Change Management

“Change is not merely necessary to life — It is life.” ~ Alvin Toffler

Changes to production systems are a significant part of my job. At any given week there is a patch that should be applied, a customer that wants to restore his database from older backup, SGA that need to be resized, a RAC node to drop, and many many more.

All DBAs know, but hate admitting, that the number one cause of unscheduled downtime is maintenance that went wrong. Yes, we cause most of the incidents in the system. Random crashes are not as common as we prefer to believe. This is actually good news, because if we cause the incidents, it may be possible to cause less of them.

We try to cause less incidents during changes by having a change control process in place. Our process includes a change request form, filled online. The form contains details such as the change procedure (i.e. build index), the verification procedure (check execution plan for query and see that it uses index), risks (table will be locked when we build index, users may be impacted) and rollback procedure (drop the index). Just filling this form and thinking on the process and its risks probably prevented few incidents, and there is the added bonus that you don’t need to figure out the rollback while you are in the middle of a  catastrophe. The next step is that the responsible manager needs to review the change and approve it, hopefully catching any mistake missed by the DBA. In many cases, the manager will ask the DBA to try the procedure on a test system before the change is approved.

As you can imagine, this is lots of overhead work, and it can often be annoying. The important question is: Does it work?
It does in most cases. Writing down the procedure, having someone else go over it and trying it in advance on a test system often catches problems that would have caused a severe incident on production.

When doesn’t it work? There are two cases where the process doesn’t really help:
1. Small and well known changes.  There are some tasks that are really short and easy and that we did hundreds of times already. In this case, the change itself can take 5 minutes but the procedure can take from an hour to few days (if we need to set up a test system from scratch)
2. Random issues. Even the most planned process doesn’t help when something truly random happens.  We upgrading from 10.1 to 10.2 worked great in staging, but in production it hanged, or maybe patch installation that worked great when tested but failed on production. Often, even Oracle support won’t be able to tell you why the process failed just when we really needed it to work. Call it Murphy’s law.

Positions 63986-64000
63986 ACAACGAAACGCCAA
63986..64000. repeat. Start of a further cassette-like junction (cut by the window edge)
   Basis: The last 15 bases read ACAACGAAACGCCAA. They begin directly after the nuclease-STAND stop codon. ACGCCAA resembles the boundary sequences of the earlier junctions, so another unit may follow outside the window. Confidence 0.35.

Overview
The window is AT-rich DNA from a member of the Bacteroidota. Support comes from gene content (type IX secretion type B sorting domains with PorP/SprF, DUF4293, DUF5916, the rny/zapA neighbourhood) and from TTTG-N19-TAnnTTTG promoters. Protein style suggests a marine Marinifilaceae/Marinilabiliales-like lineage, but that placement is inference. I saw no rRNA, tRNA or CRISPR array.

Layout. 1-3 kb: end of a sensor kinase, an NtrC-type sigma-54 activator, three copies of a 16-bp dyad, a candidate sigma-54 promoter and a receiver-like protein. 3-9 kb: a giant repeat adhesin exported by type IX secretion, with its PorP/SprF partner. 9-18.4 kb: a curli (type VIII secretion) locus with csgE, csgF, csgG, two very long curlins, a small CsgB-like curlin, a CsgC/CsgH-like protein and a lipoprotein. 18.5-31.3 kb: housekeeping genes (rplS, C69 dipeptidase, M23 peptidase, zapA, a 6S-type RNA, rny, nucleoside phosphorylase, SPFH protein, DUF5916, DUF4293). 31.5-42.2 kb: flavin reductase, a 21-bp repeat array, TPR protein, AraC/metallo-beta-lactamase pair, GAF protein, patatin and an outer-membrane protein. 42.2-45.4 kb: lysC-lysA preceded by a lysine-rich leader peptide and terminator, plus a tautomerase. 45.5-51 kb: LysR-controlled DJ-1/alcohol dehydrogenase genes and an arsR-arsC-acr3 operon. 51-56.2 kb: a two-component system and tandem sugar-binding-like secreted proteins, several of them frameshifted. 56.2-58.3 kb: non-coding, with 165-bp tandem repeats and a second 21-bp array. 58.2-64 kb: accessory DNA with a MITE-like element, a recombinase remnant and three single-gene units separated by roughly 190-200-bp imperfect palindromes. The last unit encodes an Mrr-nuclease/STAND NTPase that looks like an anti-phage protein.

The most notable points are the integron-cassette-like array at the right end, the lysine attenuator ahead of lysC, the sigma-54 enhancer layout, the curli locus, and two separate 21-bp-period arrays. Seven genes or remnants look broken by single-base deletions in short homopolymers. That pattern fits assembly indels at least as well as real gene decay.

Another nice side effect of managing all changes in a change control system is that if you notice a performance issue that started on July 27, you can use the system to check what changed on that day. It doesn’t guarantee a solution, but it could be a lead.

All in all, I strongly recommend having a good change control process which include a review of the change system by a second pair of eyes. The benefits are clearly worth the overhead.

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3 Comments on “Change Management”

  1. Great article.

    I’d recommend doing some ITIL reading – in particular your ‘small, well known changes’ issue is dealt with in that framework by setting up the test and procedure once, and then just raising a standard change for the subsequent repeats, standard changes not requiring the same level of test and acceptance precisely because they are small and well-known.

  2. prodlife says:

    Thanks.

    Actually, I did an ITIL certification course (naturally, a year after we had to put all these procedures in place…), and we definitely have these standard procedures.
    The problem usually occurs when there is a change that I believe is similar enough to a standard change so it shouldn’t be retested, but I can’t convince my team lead that it is similar enough.
    A good example is that recently we had to move tons of databases to new storage. In my opinion, we can test the move once and then move all servers. My managers decided we should test the move once per application, even though the change is entirely in the database, the application doesn’t care which storage the DB is using.
    We definitely prefer to err on the side of too much testing, but sometimes it is taken to extremes.

  3. […] 19th, 2007 I’ve written in the past about change management processes, and if you’ve read my old post you know that I’m a huge fan of change management. […]


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